Phase 1 Results Support Losmapimod as FSHD Treatment

Phase 1 Results Support Losmapimod as FSHD Treatment
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Final results of a Phase 1 clinical trial support the safety of losmapimod and suggest its effectiveness as a treatment for facioscapulohumeral muscular dystrophy (FSHD).

The data, “Phase 1 Clinical Trial of Losmapimod in Facioscapulohumeral Muscular Dystrophy (FSHD): Safety, Tolerability and Target Engagement,” were presented by Michelle Mellion, MD, at a virtual session of the Muscular Dystrophy Association (MDA) Clinical and Scientific Conference. Mellion is the senior medical director at Fulcrum Therapeutics, the company developing losmapimod.

More than 90% of cases of FSHD are caused by mutations that lead to hyperactivity of the gene DUX4. Losmapimod is given orally to selectively block the p38 alpha and p38 beta proteins that regulate DUX4.

The primary goal of the Phase 1 trial was to determine the safety and  tolerability of losmapimod. The trial included three groups. In the first, eight of 10 healthy volunteers were given a 7.5 mg dose of the treatment, followed by a washout period, then a 15 mg dose. The other two participants received a placebo.

In the second group, 15 people with FSHD were assigned randomly to either losmapimod or placebo. The therapy was given at doses of either 7.5 mg or 15 mg, taken twice a day for 14 days.

The third group had five participants with FSHD, who were given 15 mg losmapimod twice per day.

Safety and pharmacology results were similar in healthy volunteers and individuals with FSHD. The overall safety profile of losmapimod was consistent with previous data from more than 3,500 healthy volunteers and patients treated with this therapy across other indications, Fulcrum said in a press release. No serious adverse events (SAEs) were reported.

Analyses of samples of the participants’ blood and muscle tissue suggested the losmapimod was engaging its target in a dose-dependent manner. Treatment doses in blood and muscle also were higher with the greater dose (15 mg).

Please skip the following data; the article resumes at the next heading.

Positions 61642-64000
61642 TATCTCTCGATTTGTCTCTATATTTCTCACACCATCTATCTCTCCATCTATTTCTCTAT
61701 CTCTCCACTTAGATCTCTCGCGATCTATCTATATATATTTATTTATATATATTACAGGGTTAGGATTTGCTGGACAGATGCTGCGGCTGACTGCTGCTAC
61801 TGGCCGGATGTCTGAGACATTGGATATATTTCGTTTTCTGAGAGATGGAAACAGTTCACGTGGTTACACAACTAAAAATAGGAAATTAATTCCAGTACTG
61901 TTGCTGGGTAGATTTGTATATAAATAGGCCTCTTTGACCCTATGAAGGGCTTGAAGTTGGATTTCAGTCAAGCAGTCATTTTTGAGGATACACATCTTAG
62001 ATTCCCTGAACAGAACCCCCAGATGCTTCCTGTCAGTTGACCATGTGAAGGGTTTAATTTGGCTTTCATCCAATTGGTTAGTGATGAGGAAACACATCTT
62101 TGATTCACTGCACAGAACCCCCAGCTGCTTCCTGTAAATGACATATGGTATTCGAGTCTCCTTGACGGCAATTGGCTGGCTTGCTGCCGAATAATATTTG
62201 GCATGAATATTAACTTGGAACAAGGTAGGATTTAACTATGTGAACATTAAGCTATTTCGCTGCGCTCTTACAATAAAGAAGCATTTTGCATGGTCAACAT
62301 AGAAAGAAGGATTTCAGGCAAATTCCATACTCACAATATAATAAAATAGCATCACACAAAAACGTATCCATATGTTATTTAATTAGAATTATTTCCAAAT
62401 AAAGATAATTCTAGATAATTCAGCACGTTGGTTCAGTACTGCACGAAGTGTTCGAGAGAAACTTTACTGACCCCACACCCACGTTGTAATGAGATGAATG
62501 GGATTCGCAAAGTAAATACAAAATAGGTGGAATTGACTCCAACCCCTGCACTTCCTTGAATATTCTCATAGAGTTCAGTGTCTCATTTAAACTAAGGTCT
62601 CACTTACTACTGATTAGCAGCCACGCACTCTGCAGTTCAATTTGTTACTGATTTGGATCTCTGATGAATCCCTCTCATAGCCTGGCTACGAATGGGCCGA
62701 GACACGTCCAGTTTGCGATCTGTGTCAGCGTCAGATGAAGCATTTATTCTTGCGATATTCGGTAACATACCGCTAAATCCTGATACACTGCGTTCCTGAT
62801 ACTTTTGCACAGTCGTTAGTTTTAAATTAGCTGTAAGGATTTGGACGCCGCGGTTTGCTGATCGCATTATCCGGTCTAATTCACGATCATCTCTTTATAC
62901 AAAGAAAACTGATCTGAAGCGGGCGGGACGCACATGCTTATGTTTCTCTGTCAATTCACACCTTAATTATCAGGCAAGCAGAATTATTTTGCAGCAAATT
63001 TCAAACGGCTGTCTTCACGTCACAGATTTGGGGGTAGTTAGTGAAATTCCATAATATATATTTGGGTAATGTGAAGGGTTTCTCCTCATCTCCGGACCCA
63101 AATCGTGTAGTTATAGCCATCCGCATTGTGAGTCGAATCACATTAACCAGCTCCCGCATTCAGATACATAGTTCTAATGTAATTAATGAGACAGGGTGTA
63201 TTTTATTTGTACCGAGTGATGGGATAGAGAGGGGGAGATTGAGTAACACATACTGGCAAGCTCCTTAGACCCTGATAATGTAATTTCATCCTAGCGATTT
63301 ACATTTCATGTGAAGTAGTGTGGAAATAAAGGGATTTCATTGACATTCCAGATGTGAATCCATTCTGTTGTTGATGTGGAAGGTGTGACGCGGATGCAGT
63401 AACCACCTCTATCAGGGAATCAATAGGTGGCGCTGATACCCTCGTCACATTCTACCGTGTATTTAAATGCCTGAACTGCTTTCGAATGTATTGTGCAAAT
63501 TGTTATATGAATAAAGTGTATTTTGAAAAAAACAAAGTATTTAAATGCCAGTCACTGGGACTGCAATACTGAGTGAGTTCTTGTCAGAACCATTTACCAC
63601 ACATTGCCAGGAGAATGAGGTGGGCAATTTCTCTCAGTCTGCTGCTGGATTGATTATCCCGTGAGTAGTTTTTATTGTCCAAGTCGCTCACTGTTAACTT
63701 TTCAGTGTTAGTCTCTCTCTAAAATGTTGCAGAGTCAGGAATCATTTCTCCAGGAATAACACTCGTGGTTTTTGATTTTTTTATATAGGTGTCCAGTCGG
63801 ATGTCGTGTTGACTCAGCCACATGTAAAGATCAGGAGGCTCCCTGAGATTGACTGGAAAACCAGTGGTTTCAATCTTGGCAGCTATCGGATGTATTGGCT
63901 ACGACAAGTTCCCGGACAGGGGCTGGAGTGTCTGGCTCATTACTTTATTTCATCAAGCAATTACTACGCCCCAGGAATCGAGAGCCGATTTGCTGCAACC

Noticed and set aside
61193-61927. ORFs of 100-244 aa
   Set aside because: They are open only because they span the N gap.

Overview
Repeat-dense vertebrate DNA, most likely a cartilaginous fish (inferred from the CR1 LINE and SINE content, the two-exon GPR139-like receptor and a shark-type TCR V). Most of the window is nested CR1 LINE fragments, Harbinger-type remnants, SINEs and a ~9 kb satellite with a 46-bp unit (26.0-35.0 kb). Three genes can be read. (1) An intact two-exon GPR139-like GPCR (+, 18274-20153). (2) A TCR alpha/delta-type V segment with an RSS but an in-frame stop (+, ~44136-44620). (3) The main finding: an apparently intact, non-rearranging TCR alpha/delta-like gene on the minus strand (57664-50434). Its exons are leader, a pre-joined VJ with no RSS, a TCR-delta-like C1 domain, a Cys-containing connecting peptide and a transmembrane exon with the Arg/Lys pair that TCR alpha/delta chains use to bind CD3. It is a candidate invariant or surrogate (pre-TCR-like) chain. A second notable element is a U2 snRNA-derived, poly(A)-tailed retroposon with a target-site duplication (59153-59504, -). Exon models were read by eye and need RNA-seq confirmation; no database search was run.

“Losmapimod was well tolerated with no SAEs reported and achieved dose-dependent exposure [levels] in plasma and muscle at concentrations predicted by pre-clinical models demonstrating efficacy by reducing DUX4 activity,” the investigators wrote.

These data also support the selection of a twice-daily 15 mg dose of losmapimod, which is being used in an ongoing Phase 2b clinical trial called ReDUX4 (NCT04003974), investigating the therapy’s safety and effectiveness.

ReDUX4 completed enrollment last month, with results expected in early 2021. Participants in ReDUX4 can continue on the therapy in a Phase 2 extension study (NCT04264442).

As a potential treatment for FSHD, losmapimod recently was designated an orphan drug by the U.S. Food and Drug Administration, which gives Fulcrum financial incentives and other forms of support to successfully conduct clinical development.

Marisa holds an MS in Cellular and Molecular Pathology from the University of Pittsburgh, where she studied novel genetic drivers of ovarian cancer. She specializes in cancer biology, immunology, and genetics. Marisa began working with BioNews in 2018, and has written about science and health for SelfHacked and the Genetics Society of America. She also writes/composes musicals and coaches the University of Pittsburgh fencing club.
Total Posts: 42
José is a science news writer with a PhD in Neuroscience from Universidade of Porto, in Portugal. He has also studied Biochemistry at Universidade do Porto and was a postdoctoral associate at Weill Cornell Medicine, in New York, and at The University of Western Ontario in London, Ontario, Canada. His work has ranged from the association of central cardiovascular and pain control to the neurobiological basis of hypertension, and the molecular pathways driving Alzheimer’s disease.
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Marisa holds an MS in Cellular and Molecular Pathology from the University of Pittsburgh, where she studied novel genetic drivers of ovarian cancer. She specializes in cancer biology, immunology, and genetics. Marisa began working with BioNews in 2018, and has written about science and health for SelfHacked and the Genetics Society of America. She also writes/composes musicals and coaches the University of Pittsburgh fencing club.
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